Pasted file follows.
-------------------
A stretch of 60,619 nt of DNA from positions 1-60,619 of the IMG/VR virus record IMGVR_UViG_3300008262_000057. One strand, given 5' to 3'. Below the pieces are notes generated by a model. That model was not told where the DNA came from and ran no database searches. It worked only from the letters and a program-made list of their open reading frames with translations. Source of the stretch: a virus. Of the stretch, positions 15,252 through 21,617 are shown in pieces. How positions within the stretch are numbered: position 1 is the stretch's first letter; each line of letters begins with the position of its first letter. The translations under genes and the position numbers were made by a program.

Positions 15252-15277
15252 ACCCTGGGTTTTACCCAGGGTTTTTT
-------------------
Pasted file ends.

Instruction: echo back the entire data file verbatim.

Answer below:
A stretch of 60,619 nt of DNA from positions 1-60,619 of the IMG/VR virus record IMGVR_UViG_3300008262_000057. One strand, given 5' to 3'. Below the pieces are notes generated by a model. That model was not told where the DNA came from and ran no database searches. It worked only from the letters and a program-made list of their open reading frames with translations. Source of the stretch: a virus. Of the stretch, positions 15,252 through 21,617 are shown in pieces. How positions within the stretch are numbered: position 1 is the stretch's first letter; each line of letters begins with the position of its first letter. The translations under genes and the position numbers were made by a program.

Positions 15252-15277
15252 ACCCTGGGTTTTACCCAGGGTTTTTT